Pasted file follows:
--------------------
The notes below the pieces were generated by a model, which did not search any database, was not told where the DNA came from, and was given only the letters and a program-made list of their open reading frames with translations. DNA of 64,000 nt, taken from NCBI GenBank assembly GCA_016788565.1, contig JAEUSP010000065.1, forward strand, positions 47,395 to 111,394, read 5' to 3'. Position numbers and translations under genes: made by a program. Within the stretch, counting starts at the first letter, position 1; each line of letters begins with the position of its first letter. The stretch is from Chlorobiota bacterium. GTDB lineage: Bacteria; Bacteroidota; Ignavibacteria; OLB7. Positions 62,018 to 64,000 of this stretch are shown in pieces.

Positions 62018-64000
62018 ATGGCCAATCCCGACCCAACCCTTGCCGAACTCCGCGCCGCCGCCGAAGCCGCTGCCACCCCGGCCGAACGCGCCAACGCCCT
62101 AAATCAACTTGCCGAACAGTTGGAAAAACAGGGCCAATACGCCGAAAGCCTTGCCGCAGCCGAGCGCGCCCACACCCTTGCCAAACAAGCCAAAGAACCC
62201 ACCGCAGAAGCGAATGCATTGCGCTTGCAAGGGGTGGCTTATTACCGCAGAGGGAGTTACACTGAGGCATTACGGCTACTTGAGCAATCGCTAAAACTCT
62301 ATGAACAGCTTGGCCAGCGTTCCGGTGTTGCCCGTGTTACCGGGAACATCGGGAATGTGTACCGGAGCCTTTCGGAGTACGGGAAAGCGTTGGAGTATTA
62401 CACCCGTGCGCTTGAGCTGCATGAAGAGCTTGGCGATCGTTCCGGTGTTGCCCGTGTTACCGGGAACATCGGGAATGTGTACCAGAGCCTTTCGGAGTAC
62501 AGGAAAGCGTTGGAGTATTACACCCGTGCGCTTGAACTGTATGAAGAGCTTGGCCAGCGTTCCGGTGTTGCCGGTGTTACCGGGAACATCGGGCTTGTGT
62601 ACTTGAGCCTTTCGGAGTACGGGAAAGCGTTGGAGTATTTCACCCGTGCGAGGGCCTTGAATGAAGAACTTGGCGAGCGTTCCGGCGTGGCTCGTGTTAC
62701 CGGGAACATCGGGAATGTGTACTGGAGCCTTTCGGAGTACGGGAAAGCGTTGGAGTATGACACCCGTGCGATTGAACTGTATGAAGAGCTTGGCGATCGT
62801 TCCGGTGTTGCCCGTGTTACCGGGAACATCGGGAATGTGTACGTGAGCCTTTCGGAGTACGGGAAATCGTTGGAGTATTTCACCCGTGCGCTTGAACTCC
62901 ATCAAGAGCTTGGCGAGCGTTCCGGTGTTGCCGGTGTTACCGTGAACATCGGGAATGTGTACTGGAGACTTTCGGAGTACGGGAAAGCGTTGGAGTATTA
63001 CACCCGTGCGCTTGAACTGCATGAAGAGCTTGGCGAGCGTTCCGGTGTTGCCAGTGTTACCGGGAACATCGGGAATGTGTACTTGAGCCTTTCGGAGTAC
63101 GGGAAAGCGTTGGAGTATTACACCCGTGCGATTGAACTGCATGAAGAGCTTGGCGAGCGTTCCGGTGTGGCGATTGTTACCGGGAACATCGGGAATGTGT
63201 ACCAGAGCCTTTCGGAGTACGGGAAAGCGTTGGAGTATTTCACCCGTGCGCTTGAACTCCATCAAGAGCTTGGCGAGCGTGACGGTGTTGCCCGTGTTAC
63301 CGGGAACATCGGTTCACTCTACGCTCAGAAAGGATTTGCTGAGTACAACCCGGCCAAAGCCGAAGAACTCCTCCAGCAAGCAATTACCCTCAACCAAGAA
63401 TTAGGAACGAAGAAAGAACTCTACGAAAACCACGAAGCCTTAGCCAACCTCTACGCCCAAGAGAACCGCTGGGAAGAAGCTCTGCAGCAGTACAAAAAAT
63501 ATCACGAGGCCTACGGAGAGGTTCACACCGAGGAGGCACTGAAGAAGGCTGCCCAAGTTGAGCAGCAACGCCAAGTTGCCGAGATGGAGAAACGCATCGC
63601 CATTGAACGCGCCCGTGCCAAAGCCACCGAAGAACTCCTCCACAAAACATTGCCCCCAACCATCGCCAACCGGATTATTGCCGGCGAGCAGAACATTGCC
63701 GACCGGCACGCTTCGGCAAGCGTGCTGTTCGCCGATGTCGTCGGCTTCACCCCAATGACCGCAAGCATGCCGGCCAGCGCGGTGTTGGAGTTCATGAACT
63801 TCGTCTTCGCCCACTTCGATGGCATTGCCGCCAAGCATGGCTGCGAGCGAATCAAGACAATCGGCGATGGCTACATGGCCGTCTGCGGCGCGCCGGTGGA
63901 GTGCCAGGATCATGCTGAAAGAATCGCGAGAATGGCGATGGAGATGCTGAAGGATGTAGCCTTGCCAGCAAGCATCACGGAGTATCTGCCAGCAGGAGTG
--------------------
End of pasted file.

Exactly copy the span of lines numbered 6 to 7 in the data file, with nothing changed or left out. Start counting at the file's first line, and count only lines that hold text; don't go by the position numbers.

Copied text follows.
62301 ATGAACAGCTTGGCCAGCGTTCCGGTGTTGCCCGTGTTACCGGGAACATCGGGAATGTGTACCGGAGCCTTTCGGAGTACGGGAAAGCGTTGGAGTATTA
62401 CACCCGTGCGCTTGAGCTGCATGAAGAGCTTGGCGATCGTTCCGGTGTTGCCCGTGTTACCGGGAACATCGGGAATGTGTACCAGAGCCTTTCGGAGTAC